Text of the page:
Elizabeth A. Cummings/ShutterstockWhen you see someone carry a pink box into the room, you’re sure to crack a smile—especially if you’re in Los Angeles. After all, there’s only one thing that iconic color can mean: doughnuts.
It’s no secret LA takes pride in its food scene, especially its doughnuts. If you decide to indulge in the city, you’ll most likely find your dozen served in a pink doughnut box. Ballet slipper pink seems a random choice for everyone’s favorite breakfast pastry, but the tradition has been around for decades. (Find out where the doughnut hole came from, too.)
The iconic box started with just one company in the 1970s, according to the LA Times. Cambodian refugee Ted Ngoy started opening doughnut shops in Orange County, California. He’d use the shops as a way to support other refugees from his country, providing them with work and visas. Ngoy’s network grew quickly, and soon he had locations in L.A. County, making a splash in the city’s doughnut scene.
Even though pink doughnut boxes weren’t new when Ngoy’s business took off, his shops were the ones to make them icons. The exact story of why he started using pink boxes has been lost in history, but there are a couple theories.
Any businessperson knows the importance of saving money where you can. So one doughnut shop owner—likely either Ngoy or his business partner Ning Yen—called the box supplier Westco to ask if there were any boxes cheaper than the standard white ones. Westco scrounged up some leftover pink cardboard stock, which was a few cents cheaper than the white cardboard. A few cents doesn’t sound like much, but it adds up when you’re buying hundreds or thousands of boxes every week. (Save money yourself by cutting out these 14 tiny splurges that cost you big.)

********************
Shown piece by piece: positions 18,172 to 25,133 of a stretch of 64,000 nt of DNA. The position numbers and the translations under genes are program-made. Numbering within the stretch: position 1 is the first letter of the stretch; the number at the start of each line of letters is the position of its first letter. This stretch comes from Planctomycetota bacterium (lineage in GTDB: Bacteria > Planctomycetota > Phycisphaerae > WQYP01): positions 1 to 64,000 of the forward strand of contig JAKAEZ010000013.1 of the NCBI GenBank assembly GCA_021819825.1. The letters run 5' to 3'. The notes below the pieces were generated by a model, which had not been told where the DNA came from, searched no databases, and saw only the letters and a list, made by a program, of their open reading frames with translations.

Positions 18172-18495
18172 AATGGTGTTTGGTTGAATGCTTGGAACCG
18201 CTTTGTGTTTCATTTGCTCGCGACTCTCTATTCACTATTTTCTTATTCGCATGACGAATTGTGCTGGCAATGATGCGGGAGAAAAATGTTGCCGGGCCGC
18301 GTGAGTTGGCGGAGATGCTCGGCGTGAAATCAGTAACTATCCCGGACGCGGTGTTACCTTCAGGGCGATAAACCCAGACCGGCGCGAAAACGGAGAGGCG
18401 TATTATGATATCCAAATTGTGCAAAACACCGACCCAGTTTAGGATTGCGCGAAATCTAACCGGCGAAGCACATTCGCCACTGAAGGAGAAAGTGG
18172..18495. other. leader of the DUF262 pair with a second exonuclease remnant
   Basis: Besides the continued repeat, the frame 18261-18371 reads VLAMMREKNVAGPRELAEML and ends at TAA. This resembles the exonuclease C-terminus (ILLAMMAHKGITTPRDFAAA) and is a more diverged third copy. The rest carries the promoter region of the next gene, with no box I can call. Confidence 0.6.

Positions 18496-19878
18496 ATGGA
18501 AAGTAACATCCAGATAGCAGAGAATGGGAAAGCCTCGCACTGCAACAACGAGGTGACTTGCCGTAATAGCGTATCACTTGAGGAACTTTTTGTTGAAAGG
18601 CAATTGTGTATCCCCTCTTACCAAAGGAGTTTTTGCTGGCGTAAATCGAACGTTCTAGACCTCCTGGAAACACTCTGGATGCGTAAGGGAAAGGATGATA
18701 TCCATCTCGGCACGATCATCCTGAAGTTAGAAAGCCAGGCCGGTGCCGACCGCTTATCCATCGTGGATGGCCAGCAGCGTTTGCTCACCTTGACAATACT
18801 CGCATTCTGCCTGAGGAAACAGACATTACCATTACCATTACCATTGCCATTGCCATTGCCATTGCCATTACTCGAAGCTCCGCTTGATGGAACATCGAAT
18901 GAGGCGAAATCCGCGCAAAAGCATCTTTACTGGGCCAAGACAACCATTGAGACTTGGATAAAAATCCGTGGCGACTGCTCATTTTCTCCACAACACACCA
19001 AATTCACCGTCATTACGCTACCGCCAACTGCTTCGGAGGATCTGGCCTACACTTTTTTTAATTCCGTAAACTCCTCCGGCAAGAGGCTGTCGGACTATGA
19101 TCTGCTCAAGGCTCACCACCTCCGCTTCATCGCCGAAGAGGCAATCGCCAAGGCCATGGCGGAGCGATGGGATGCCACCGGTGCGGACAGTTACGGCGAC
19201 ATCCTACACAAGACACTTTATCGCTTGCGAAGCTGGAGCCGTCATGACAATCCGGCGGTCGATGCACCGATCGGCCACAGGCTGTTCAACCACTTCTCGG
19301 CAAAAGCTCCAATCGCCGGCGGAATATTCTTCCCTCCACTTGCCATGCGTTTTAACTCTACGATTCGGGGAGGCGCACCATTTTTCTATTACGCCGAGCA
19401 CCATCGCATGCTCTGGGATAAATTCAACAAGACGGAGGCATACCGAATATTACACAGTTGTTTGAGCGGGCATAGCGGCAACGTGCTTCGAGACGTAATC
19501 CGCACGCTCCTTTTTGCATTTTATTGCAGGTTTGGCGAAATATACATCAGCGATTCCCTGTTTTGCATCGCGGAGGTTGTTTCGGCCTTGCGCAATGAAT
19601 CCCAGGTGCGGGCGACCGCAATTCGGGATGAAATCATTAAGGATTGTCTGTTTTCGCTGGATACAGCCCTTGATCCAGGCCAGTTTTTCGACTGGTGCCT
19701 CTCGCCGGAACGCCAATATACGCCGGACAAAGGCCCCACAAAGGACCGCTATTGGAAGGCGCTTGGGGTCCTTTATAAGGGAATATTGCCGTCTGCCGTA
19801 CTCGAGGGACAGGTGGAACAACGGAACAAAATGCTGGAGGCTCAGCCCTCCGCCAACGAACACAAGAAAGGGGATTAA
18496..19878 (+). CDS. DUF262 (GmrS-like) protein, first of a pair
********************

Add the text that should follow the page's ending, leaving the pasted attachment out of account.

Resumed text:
Yen’s son, Peter, has another theory as to why the shops started producing pink boxes. Many of the refugees were ethnically Chinese and saw white as a color of mourning—not what you’d want to associate with your business. Peter remembers his dad talking about red boxes instead. After all, the color is supposed to bring good luck. (Check out these other 12 good luck charms from around the world.)
“I know they wanted to do red boxes,” Peter Yen, a sales manager at his father’s box manufacturing company Santa Ana Packaging, tells the LA Times, “but the mills kept sending it back pink.”
No matter how it started, the light pink boxes seem so fitting today. After all, the bubblegum pink practically screams, “sweets!” And that’s exactly what we want to scream when we’re about to dig our teeth into a frosted doughnut, too.
Need to cut back on the doughnuts? Find out how to kick a sugar addiction for good.